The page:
Atlantic Council lauds HM Sultan Haitham’s developmental approach

Washington: The US think tank Atlantic Council commended the developmental approach of His Majesty Sultan Haitham Bin Tarik, as well as Oman’s permanent keenness to enhance regional and international relations.

This came in a recent report published by Atlantic Council on His Majesty the Sultan’s foreign policy and economic initiatives said that “Haitham’s … leadership of Oman’s latest economic reforms indicate a similar penchant for pragmatic evolution and regional peace”.

The report hailed Oman’s commitment to steady progress and political neutrality, “underpinned by generous domestic infrastructure and human capital investments that drove growth and maintained stability”.

Oman has been deftly cultivating important relationships outside the GCC—particularly with China, India, and Europe, covering cooperation in the fields of energy supplies and technological investments, which helped advance economic rejuvenation in the Sultanate.

The report pointed out that “Oman’s strategic position as a logistics hub is both a cornerstone of Vision 2040 and an attractive asset for China’s Belt and Road Initiative (BRI) infrastructure mega-plan.”

It referred to Oman-China cooperation towards the signing of a $10.7 billion deal to construct an industrial park in the Duqm Special Economic Zone designated by the Omani government.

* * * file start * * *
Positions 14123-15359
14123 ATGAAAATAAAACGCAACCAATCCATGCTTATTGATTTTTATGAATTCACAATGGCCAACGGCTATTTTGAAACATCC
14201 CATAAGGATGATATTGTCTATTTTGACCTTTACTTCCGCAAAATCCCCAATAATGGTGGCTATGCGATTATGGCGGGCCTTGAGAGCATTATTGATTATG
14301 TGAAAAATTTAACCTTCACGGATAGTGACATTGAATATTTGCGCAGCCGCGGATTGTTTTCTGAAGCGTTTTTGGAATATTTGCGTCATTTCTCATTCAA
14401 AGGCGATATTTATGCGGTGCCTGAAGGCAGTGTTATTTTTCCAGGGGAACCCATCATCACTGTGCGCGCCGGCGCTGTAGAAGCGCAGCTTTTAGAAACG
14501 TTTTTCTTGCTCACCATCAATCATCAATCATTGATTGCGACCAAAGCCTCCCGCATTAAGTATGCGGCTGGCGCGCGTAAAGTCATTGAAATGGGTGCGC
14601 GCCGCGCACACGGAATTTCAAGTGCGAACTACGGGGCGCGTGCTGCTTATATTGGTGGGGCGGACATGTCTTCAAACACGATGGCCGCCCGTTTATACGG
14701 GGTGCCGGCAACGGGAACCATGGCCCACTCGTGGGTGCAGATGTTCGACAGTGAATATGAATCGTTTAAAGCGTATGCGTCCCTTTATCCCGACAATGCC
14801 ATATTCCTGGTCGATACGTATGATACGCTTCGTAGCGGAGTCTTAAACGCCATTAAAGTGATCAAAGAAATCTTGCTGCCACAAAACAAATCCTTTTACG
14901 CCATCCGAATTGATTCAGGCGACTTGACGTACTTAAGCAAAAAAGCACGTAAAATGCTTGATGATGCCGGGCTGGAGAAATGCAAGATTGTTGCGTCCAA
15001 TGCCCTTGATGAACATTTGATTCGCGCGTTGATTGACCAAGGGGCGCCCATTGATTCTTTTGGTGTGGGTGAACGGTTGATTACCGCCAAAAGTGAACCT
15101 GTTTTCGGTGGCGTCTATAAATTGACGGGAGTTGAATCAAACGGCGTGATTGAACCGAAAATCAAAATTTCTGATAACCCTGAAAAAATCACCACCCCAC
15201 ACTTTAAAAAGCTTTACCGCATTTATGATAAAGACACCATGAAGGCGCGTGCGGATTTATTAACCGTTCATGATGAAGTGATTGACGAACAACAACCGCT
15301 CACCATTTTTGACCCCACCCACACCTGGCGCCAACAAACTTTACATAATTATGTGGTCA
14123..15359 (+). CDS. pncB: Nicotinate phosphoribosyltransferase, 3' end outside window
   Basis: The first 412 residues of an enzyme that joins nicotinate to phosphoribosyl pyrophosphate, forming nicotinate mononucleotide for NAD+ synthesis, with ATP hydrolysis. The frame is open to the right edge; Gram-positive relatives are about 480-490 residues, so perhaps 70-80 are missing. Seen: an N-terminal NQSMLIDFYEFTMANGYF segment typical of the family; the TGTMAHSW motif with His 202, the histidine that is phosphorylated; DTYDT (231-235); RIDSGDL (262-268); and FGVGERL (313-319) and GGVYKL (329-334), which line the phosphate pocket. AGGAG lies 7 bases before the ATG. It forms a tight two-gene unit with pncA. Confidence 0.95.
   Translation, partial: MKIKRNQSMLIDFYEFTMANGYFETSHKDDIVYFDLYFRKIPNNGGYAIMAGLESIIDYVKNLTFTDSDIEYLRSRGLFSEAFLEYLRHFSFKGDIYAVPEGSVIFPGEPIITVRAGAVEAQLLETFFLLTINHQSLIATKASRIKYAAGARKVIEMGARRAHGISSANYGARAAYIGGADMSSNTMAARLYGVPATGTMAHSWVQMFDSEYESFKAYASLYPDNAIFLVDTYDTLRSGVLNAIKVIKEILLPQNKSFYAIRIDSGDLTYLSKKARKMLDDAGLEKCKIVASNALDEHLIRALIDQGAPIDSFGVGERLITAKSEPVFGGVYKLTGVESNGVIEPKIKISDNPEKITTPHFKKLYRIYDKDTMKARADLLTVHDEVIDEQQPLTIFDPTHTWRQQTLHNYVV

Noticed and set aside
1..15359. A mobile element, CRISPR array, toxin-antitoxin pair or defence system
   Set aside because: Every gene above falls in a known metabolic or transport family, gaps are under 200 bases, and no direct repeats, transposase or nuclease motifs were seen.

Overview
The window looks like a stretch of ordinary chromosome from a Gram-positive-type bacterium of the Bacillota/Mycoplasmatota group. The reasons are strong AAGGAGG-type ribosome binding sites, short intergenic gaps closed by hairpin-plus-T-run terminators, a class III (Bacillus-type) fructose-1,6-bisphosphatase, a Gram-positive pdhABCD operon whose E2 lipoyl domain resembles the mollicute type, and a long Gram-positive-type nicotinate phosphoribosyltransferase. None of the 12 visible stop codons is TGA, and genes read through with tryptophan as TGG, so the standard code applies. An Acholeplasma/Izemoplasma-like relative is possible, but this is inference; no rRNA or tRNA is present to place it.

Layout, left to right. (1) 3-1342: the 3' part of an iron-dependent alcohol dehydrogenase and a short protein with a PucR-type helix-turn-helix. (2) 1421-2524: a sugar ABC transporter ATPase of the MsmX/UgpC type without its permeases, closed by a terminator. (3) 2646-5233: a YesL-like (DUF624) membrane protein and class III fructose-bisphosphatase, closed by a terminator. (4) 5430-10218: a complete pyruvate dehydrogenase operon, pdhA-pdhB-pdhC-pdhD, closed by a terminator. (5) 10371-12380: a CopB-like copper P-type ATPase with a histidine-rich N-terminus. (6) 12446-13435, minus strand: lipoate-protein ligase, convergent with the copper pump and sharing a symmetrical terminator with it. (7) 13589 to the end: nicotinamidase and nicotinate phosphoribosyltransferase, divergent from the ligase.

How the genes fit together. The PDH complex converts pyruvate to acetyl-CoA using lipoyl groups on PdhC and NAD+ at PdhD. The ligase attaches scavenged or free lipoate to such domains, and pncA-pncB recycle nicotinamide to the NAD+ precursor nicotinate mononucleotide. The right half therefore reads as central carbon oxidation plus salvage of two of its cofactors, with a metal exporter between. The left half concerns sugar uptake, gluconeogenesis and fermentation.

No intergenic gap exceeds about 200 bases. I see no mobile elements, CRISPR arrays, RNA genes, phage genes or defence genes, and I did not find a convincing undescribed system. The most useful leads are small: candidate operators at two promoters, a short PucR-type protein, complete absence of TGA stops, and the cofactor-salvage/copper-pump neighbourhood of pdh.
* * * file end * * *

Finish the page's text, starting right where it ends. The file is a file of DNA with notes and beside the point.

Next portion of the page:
It said that the project is an indication of China’s commitment to the Sultanate as a gateway to the Arabia Peninsula.

The report said that United States has noticed … Oman’s role as a regional facilitator, its strategic location is a valuable background for military cooperation.

The report also referred to Indian investments in the Special Economic Zone in Duqm. “Other regional powers, like India, also sense opportunities. In December 2019, New Delhi signed a maritime transport agreement with Oman, the first with any Gulf country. The pact helps India to advance its Indo-Pacific strategy and reinforces Oman’s role as a hub for Indian shipping. The Indian navy also acquired access to Duqm and Indian companies have been investing in its special economic zone, where a joint consortium is undertaking a $1.2 billion project to build a large sebacic acid bio-refinery plant.

Finally, European countries see Oman as a natural partner in the region and have been actively cultivating the relationship.

The effort is especially necessary after Brexit—Oman has kept close ties to the United Kingdom, said the report.

Europe appreciates Oman’s resiliency in the face of regional polarization and the European Union is already the largest contributor of foreign direct investment into the country.

European investment might also cultivate a unique green energy partnership. In March, Belgian firm DEME announced plans to build up to 500 MW of solar and wind-powered green hydrogen capacity at Duqm despite the ongoing pandemic. With green spending and hydrogen at the heart of Europe’s large post-COVID-19 stimulus packages, Oman could provide a unique investment destination to strengthen green energy imports and bolster the weak European presence in the Gulf post-Brexit. —ONA

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